Christopher Columbus statue was removed from Grand Park in Los Angeles on Saturday.
Published November 11, 2018
Bronze statue placed in storage, Native American-led discussion to decide on replacement
LOS ANGELES — Dozens of Angelenos gathered Saturday morning to watch crews remove a bronze statue depicting Christopher Columbus, Supervisor Hilda L. Solis, Councilmember Mitch O’Farrell, and the Los Angeles City/County Native American Indian Commission announced today.
The historic record is clear that Christopher Columbus did not ‘discover’ America since he never reached the shores of North America and there were millions of Indigenous people already living here. The genocide of indigenous people during the colonization of the Americas lasted centuries. Today, statues of Christopher Columbus are regarded as signs of oppression. The statue that was removed today was located at Grand Park in downtown Los Angeles, next to the Stanley Mosk Courthouse off Hill Street, and close to the steps of the Los Angeles County Hall of Administration.
“The statue of Christopher Columbus rewrites a stained chapter of history that romanticizes expansions of European empires and exploitations of natural resources and of human beings,” said Supervisor Solis, who authored the motion at the County Board of Supervisors to replace Columbus Day with Indigenous Peoples Day. “We have all inherited this complex, difficult history. Minimizing – or worse, ignoring – the pain of Los Angeles’ original inhabitants is a disservice to the truth. The removal of the Columbus statue in Grand Park is an act of restorative justice that honors and embraces the resilient spirit of our County’s original inhabitants. With its removal, we begin a new chapter of our history where we learn from past mistakes so we are no longer doomed to repeat them.”
Video courtsey of Pamela J. Peters.
“This is a natural next step in the progression to eliminate the false narrative that Christopher Columbus discovered America,” said Councilmember O’Farrell, a member of the Wyandotte Nation, who worked with Supervisor Solis on the removal of the statue. “Columbus himself was personally responsible for committing atrocities and his actions set in motion the greatest genocide in recorded history. His image should not be celebrated anywhere.”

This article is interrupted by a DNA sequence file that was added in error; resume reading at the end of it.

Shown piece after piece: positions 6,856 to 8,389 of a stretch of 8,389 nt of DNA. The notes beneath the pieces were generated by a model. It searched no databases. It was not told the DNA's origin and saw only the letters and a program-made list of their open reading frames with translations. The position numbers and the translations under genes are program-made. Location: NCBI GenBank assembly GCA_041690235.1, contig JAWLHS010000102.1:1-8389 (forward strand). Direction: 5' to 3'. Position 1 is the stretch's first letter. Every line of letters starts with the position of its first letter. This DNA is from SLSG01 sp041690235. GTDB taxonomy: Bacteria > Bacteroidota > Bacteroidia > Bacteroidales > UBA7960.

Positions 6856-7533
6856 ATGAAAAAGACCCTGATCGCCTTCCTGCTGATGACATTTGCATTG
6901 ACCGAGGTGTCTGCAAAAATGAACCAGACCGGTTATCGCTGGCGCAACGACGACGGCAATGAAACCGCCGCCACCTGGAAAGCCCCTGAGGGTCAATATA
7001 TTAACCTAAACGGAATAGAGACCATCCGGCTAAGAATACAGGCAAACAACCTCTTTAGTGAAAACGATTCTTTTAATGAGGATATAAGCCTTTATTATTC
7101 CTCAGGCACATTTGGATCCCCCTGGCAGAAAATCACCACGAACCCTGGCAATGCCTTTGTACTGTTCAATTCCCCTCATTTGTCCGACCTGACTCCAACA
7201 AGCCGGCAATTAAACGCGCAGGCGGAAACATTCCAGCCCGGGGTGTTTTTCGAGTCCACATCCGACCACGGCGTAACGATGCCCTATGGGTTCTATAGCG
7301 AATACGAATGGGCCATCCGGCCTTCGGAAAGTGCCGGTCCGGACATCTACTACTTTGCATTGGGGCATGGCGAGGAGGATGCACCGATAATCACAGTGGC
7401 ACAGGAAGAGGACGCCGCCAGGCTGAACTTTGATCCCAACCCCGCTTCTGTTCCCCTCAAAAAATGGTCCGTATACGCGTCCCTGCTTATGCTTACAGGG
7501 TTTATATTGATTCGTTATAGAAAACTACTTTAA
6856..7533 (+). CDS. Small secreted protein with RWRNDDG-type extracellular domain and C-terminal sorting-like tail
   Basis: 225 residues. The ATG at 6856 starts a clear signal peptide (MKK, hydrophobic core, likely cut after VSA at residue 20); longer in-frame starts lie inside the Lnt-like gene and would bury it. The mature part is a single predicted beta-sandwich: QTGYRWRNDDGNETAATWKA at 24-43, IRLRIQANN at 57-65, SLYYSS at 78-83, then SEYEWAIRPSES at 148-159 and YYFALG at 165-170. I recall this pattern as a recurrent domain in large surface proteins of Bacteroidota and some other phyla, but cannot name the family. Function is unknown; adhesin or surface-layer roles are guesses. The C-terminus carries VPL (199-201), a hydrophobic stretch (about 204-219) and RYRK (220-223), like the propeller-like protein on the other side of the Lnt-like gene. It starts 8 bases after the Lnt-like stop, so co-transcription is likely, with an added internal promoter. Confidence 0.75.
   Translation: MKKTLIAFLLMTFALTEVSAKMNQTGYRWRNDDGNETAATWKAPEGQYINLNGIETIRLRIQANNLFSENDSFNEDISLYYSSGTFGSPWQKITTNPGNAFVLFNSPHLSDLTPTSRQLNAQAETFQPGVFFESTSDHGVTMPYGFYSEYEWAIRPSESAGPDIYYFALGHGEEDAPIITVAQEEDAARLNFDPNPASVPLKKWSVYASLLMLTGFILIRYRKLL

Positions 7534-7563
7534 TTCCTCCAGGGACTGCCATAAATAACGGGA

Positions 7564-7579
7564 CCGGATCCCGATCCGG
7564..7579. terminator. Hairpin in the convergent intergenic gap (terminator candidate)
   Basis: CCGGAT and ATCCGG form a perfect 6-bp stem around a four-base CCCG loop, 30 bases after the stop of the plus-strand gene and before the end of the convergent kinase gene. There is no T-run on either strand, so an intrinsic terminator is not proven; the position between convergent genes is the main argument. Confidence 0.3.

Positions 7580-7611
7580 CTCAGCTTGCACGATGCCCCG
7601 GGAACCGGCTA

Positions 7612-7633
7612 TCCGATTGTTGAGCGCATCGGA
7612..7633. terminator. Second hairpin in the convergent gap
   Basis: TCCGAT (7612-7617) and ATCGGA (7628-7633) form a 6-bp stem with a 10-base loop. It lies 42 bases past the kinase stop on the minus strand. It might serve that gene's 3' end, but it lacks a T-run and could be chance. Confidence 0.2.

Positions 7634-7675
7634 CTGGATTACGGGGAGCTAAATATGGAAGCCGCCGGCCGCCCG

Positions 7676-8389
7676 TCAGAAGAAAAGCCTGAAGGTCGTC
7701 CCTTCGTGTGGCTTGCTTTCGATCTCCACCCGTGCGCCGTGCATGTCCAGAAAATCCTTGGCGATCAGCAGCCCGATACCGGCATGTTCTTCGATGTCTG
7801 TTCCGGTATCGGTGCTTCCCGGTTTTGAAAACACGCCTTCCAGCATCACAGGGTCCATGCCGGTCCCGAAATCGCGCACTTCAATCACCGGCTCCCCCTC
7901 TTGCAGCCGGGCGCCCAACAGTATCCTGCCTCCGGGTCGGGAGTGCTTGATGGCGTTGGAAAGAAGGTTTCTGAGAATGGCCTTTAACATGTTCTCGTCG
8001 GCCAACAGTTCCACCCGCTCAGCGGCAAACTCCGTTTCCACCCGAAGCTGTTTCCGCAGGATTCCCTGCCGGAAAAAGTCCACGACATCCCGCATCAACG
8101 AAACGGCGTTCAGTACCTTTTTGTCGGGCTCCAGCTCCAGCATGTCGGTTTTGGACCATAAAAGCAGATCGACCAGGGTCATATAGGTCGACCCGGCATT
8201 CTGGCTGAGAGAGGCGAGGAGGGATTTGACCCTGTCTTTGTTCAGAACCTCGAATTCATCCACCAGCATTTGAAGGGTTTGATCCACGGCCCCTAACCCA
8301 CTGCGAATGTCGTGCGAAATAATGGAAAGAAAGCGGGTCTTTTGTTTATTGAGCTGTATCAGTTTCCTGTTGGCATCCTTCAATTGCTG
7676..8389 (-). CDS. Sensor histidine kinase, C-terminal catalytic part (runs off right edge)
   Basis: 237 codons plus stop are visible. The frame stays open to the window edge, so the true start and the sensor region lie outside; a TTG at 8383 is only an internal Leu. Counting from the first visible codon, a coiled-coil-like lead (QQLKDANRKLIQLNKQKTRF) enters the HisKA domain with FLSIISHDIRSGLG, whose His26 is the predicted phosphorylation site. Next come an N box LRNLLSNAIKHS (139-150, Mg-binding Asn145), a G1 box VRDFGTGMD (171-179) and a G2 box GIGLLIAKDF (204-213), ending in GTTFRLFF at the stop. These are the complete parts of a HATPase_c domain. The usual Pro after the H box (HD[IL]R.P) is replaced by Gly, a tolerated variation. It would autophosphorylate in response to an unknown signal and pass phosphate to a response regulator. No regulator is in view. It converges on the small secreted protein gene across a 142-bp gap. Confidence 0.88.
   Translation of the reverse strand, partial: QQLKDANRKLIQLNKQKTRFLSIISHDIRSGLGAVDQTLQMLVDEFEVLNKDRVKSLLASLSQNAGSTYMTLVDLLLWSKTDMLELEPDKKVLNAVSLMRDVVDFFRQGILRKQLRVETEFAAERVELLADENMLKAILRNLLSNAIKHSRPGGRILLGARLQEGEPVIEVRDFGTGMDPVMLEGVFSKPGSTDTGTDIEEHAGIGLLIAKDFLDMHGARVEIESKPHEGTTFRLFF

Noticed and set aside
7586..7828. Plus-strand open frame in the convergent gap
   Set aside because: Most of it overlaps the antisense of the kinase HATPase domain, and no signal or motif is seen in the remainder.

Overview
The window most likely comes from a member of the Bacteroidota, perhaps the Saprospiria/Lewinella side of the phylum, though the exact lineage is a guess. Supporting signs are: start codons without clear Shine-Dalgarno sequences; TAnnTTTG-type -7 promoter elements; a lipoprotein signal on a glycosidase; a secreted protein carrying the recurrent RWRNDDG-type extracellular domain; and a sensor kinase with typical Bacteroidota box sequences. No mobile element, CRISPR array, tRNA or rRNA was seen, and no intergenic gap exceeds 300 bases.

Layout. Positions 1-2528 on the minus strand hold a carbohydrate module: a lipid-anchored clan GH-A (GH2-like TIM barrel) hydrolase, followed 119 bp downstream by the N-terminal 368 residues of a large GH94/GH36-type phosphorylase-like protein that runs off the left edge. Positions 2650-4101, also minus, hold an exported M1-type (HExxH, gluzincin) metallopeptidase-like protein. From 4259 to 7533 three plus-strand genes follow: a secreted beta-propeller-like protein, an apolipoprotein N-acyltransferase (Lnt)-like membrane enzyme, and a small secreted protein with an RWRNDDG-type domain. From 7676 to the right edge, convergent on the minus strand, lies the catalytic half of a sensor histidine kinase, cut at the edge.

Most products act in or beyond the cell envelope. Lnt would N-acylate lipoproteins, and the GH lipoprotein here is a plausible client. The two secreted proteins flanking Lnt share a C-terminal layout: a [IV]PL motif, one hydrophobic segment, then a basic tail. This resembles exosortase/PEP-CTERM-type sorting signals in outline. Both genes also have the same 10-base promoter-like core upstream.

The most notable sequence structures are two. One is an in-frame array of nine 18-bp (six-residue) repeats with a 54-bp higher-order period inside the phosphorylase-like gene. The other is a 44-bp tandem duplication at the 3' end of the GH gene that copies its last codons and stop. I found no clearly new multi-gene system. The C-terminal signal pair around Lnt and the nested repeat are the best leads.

Councilmember O’Farrell, along with Supervisor Solis and the Los Angeles City-County Native American Indian Commission, have been working together, in collaboration with the Native American community, to remove the monument from the Los Angeles County Civic Art Collection and Grand Park LA where the statue had sat. Recently, the Los Angeles County Arts Commission voted to approve the statue’s relocation to a County storage facility.
Tongva elders and the woman in red is Taino with the kids around where the statue once was…
“It’s important that we use this moment to recognize and acknowledge the Yaavitam, the first people of this ancestral and unceded territory of Yaangna that we now know as downtown Los Angeles; we honor their elders, past and present, and the Yaavitam descendants who are part of the Gabrieleño Tongva and the Fernandeño Tataviam Nations,” said Rudy Ortega, Chair of the Los Angeles City/County Native American Indian Commission and Chair of the Fernandeño Tataviam Nation.
“This is an action that is long overdue. Los Angeles is home to the largest Indigenous community in the country,” said Chrissie Castro, Vice Chair of the Los Angeles City/County Native American Indian Commission. “Our people have been protesting this statue, and all that it represents for decades. This is a victory for not only Indigenous peoples – but all Angelenos that care about truth, dignity and justice.”
The move comes on the heels of the inaugural Indigenous Peoples Day celebration in the City and County of Los Angeles, the largest municipalities to officially modify its administrative code and replace Columbus Day with Indigenous Peoples Day as an official holiday. Los Angeles has the largest urban Indigenous population in the entire country.
The Los Angeles City/County Native American Indian Commission, the Los Angeles County Arts Commission and the Los Angeles County Commission on Human Relations are spearheading a process to permanently relocate the statue in compliance with the LA County Civic Art policy and procedures.
Supervisor Solis and Councilmember O’Farrell support the Los Angeles City/County Native American Indian Commission’s request for an open and transparent process on what will replace the statue at the site in Grand Park LA, and to lift up Los Angeles’ original inhabitants and contributions, in compliance with LA County Civic Art policy and procedures.